Ban Sale-Leasebacks. Private equity companies will often sell off key assets of a company for quick infusions of cash but still need to lease that asset. For example, a PE-managed nursing home might sell the land it is on for cash to pay investors, but it needs to immediately lease the land back from the buyer, in what is known as a “sale-leaseback” agreement. As used by private equity, these agreements strip the company of assets to pay investors. They should be prohibited.

Ban Dividend Recapitalizations. Private equity firms often deploy dividend recapitalization once they have acquired a company. When compensating themselves or investors, rather than doing so out of a company’s normal earnings, a private equity firm will have the acquired company take on debt in order to make special dividends to investors. This practice should be outright banned, as it sucks companies dry of funds needed for investment, growth, and hiring, and it over-leverages many companies to the point of bankruptcy.

Protect Retirement Savings and Limit Capital Available to Private Equity. Current guidance from the Department of Labor allows for 401(k) retirement savings plans to invest in private equity, through a letter issued in 2020. This allows private equity firms to solicit investments from employee 401(k) plans, a market of between $6 trillion and $7 trillion, to finance their roll-ups and buyouts. Furthermore, evidence indicates the PE investments are not even prudent investments, as they rarely outperform index funds once all of the relevant fees are removed. Congress should push the Department of Labor to withdraw this guidance. Alternatively, an amendment to the Employee Retirement Income Security Act (ERISA) could prohibit PE and other alternative investments for employee benefit plans.

Restrict Leveraged Buyouts (LBOs). Private equity firms buy companies by financing the transactions with a huge amount of junk debt. Such “leveraged buyouts” often have the PE fund putting up tiny fractions of the acquisition price in actual money. The acquired company is often responsible for repaying the debt, whereas the PE investor is not liable for the losses. Such high debt loads are financially risky, but they also require the private equity firm to quickly increase the earnings of the acquired company, which is often done by aggressively cutting costs (particularly labor) and increasing prices. Legislation should limit the amount of debt acquirers can use to finance corporate takeovers — such that, for example, the resulting company has no more than four times its earnings before interest, taxes, depreciation, and amortization (EBITDA) in debt — and require investment firms that engage in such transactions to be jointly liable for the debts and other liabilities of the companies they acquire.

III. Congressional Investigations

There is no better way to create political salience around the monopoly problem than to use Congress’ core oversight functions to examine how the American economy has been deformed by speculation, fraud, and monopolization. Here is a guide for members to run investigations to expose how common concentrated and dominant economic power is; how it raises prices, lowers wages, and engenders other harms, such as fragility in the supply chain of essential goods or services; and how particular companies contribute to the problem.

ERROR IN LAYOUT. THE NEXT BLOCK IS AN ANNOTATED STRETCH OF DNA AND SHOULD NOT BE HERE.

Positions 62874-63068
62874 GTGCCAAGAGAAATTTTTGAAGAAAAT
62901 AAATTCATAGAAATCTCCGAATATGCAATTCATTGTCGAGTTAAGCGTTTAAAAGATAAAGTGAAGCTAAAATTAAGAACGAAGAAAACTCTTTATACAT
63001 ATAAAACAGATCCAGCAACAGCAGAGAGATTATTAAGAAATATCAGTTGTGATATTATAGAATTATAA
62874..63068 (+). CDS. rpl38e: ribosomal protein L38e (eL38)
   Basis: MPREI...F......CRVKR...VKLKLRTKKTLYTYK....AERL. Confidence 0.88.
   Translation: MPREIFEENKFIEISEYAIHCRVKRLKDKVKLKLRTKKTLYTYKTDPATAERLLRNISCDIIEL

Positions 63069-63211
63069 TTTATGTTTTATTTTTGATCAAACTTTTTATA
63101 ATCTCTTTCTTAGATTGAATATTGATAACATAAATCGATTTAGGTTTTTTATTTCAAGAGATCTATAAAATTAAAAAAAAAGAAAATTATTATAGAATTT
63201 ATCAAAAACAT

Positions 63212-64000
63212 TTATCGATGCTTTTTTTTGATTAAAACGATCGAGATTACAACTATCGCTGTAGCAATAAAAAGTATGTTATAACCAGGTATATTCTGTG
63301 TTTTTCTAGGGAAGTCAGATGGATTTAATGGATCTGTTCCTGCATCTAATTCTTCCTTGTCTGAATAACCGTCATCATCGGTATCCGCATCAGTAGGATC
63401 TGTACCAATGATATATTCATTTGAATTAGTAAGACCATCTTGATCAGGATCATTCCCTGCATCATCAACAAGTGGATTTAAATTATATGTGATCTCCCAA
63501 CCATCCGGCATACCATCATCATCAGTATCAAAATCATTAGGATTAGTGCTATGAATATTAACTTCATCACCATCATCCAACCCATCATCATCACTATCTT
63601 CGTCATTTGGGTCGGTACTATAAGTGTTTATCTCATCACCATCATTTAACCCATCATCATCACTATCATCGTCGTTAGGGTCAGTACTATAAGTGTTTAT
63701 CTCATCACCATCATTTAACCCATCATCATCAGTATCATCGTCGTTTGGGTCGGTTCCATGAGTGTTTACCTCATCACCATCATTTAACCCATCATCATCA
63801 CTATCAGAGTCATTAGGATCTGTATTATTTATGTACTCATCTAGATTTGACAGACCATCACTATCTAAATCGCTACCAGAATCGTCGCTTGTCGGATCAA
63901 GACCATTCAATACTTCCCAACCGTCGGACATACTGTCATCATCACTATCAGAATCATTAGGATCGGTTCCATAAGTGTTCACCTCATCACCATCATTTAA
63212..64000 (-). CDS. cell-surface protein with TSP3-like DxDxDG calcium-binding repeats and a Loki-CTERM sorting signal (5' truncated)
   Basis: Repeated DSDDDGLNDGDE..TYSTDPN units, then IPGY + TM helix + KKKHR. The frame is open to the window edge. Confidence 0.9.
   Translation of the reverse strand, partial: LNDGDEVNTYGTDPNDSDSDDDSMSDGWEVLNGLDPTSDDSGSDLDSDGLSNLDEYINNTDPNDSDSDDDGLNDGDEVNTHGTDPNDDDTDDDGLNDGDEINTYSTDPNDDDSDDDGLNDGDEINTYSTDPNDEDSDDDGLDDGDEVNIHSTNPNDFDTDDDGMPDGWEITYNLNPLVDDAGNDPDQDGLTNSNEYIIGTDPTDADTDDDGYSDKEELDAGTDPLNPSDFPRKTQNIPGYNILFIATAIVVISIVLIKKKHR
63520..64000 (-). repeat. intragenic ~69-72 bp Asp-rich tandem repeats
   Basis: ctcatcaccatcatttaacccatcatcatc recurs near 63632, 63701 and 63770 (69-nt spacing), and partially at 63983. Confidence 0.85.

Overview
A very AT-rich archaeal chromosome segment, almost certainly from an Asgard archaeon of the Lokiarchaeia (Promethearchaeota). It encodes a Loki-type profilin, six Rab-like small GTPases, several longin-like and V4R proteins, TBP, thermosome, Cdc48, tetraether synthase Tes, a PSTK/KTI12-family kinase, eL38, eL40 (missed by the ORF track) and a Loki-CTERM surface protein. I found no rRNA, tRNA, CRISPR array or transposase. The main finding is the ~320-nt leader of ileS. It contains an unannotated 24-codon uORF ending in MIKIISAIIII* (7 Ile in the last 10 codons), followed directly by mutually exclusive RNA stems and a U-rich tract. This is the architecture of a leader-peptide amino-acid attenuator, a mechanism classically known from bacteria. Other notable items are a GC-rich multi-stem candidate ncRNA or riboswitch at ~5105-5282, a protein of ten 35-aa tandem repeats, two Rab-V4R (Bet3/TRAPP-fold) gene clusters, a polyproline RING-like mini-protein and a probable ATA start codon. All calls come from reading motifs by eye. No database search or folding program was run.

Congressional oversight, however, can go two ways. In one case, for example, on April 11, 2018, headlines read, “Zuckerberg outwits Congress,” “Zuckerberg explains the internet to elderly senators,” and “Why are politicians so bad at asking questions?

By contrast, following the House antitrust hearing on July 29, 2020, journalists wrote, “Facebook’s Zuckerberg skewered with internal emails,” “tech titans hammered by Congress,” and warned “digital gatekeepers face a moment of reckoning.”

What was the difference between these two hearings? Preparation.

Here we show the necessary work and steps to avoid a “Zuck-explains-the-internet”-style hearing, and instead organize an impactful process like the antitrust investigation. It will explore the full range of tools that congressmembers and committees can use to create accountability.

Guidelines for Investigating Private Power

Identify and Define a Manageable Problem to Investigate

  • Identifying the right problem for investigation is basic but critical. Investigative journalists, advocacy organizations, constituents, and others regularly identify problems that full committees, subcommittees, and personal offices can all investigate effectively.
  • Define the problem as clearly as possible so the investigation is manageable and focused, and so that members know what to expect. For instance, the hearings on the Cambridge Analytica scandal allowed members to rail about a scandal but with no clearly defined problem. By contrast, the Big Tech investigation focused on the problem of market power.
  • Match the scale of the problem to investigative resources. For industry-wide investigations, like the 2020 antitrust investigation, committees make more sense than individual offices because they have more resources. Individual members are well equipped to investigate the practices of single large companies or several companies’ actions around a single event.

Identify the Major Players

  • Defining the main targets of investigation is critical. This decision will set boundaries on where to look. It will also determine potential allies.
  • Business rivals may be more likely to cooperate with an investigation if they are not targets of the inquiry.

Dedicate Staff Resources

  • A good investigation should dedicate staff resources to developing deep expertise over an extended time frame.